After the two letters to the Jews of Egypt, the author prefaces his work by explaining his abridgment of the longer book, summarizing his writing as: "The story of Judas Maccabeus and his brothers, and the purification of the great temple, and the dedication of the altar, and further the wars against Antiochus Epiphanes and his son Antiochus Eupator" (2 Macc 2:19-32).
To provide background for his history, he begins by describing the attempt of Heliodorus, the agent of Seleucus IV to profane the Temple of Jerusalem and rob its treasury. A miraculous vision intervenes to prevent him from entering the sacred place. The high priest Onias offers sacrifice to atone for this sin, and Helidorius returns to the king testifying to the power of God (3:1-40).
Hellenizied Jews then conspire to gain favor with the Greeks, and when Antiochus IV succeeds to the kingship, Onias' brother Jason usurps the high priesthood through bribery. Jason builds a gymnasium and institutes various other Hellenizing reforms. Things become even worse when Menelaus and his brother Lysimachus serve as high priest, and Onias is assassinated for exposing their corruption. Jason attempts to seize the Temple by force but fails, and Antiochus IV, with Menelaus by his side, then the enters the holy sanctuary and plunders it. Fed up with Jewish resistance to gradual Hellenization, Antiochus determines to force the Jews to accept Greek culture once and for all. He dedicates the Temple to the worship of Zeus and bans the Jewish religion, instituting harsh punishments against those who resist. The suffering of Jewish martyrs who resist his campaign are described in touching detail (2 Macc 4:1-7:42), especially the old priest Eleazar, followed by seven pious brothers, and finally their mother.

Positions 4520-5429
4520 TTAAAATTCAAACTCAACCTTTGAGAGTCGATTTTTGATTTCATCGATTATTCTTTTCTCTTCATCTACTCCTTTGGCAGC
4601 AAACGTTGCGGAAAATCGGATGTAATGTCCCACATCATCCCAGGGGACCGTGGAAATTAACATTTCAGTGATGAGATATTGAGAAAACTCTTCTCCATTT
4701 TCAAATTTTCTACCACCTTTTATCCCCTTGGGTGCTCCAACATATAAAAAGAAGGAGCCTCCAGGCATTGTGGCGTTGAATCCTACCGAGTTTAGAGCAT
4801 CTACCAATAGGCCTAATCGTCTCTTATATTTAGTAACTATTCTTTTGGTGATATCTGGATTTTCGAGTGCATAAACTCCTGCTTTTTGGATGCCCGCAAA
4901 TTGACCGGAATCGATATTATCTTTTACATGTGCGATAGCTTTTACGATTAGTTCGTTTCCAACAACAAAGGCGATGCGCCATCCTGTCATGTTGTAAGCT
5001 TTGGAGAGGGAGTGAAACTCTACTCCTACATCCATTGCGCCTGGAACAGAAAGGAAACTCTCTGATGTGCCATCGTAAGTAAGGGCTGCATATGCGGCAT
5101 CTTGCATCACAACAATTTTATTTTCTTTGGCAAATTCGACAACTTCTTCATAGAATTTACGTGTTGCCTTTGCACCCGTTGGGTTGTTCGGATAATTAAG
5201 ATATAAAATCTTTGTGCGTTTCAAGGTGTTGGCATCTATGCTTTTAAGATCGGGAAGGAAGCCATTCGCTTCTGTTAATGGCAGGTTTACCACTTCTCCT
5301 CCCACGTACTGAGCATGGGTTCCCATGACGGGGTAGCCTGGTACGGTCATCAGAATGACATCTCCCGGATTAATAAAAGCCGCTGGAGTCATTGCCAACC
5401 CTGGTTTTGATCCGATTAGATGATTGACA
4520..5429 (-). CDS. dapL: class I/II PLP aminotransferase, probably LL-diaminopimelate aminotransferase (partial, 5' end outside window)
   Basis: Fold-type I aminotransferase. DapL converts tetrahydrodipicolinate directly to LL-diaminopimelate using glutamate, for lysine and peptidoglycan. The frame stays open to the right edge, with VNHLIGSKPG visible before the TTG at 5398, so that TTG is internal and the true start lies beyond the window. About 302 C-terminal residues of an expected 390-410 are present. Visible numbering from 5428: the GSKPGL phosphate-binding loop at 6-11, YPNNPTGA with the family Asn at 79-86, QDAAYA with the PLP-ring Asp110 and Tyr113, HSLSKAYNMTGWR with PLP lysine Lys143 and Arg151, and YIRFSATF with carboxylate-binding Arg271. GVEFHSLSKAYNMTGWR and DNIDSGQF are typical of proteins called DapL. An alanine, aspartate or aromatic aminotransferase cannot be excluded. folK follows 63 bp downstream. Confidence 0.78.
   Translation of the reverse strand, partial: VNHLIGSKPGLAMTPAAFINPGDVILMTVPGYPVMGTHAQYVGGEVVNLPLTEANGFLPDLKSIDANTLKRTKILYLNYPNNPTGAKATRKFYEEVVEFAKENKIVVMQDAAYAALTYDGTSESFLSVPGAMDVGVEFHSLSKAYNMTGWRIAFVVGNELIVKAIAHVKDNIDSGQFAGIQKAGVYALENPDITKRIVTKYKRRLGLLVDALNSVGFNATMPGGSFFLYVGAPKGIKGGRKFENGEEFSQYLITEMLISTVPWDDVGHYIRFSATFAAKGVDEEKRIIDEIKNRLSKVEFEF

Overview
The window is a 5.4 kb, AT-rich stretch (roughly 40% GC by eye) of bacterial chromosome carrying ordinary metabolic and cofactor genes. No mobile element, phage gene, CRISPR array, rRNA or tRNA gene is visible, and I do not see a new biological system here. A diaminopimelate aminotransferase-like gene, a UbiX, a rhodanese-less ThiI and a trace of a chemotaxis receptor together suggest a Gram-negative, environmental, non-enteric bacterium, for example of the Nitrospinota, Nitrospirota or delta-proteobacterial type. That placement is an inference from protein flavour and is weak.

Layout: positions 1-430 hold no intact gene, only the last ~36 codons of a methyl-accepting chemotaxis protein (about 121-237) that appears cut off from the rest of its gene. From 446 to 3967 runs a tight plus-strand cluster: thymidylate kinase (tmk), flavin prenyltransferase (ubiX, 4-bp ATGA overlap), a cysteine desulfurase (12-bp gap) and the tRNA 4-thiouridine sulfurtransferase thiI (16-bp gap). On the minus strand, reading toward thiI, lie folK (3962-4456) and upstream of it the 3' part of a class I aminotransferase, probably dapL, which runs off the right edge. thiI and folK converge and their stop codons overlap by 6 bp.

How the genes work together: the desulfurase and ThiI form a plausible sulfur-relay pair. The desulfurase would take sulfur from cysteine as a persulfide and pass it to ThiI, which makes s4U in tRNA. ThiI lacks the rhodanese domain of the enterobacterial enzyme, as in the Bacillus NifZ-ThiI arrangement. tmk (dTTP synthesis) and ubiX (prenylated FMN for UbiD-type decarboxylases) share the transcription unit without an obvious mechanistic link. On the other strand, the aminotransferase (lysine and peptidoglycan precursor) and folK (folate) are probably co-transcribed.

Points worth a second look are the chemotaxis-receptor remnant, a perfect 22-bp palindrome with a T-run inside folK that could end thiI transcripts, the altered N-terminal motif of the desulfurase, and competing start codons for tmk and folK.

Judas Maccabeus now emerges as a heroic figure, resisting Antiochus and harshly punishing or killing any Jews who cooperate with the Gentiles. Antiochus eventually dies after campaigning in Persia, and Judas succeeds it taking Jerusalem and rededicating the Temple. (8:1-10:8)
Renewed persecution and warfare break out under the young Antiochus Eupator and his regent Lysias, resisted by Maccabeus, with God's miraculous aid. Rival Greek rulers also attack the Jews. One of these, Demetrius, appoints the powerful general Nicanor to attack Jerusalem. Judas then receives a vision in which the spirits of the assassinated high priest Onias and the prophet Jeremiah commission him to ride out and attack this mighty force. The enemy is routed, and Judas orders the head and right arm of Nicanor hung from the citadel of Jerusalem as a reminder to those who would oppose God. A new holiday is initiated in celebration of this victory (2 Macc 10:9-15:36).
- Resurrection from the dead
- An emphasis on the vulnerability of the priesthood to corruption
- Prayer and sacrificial offerings on behalf of the dead
- The merits of the martyrs
These points, especially the first two, tended to distinguish the Pharisees from the Sadducees during the late first century B.C.E. The Pharisees honored the initial Maccabean revolt, but criticized its later leaders for their compromises with Greek and Roman authorities and the tradition they instituted of making the high priest's office identical with that of a king.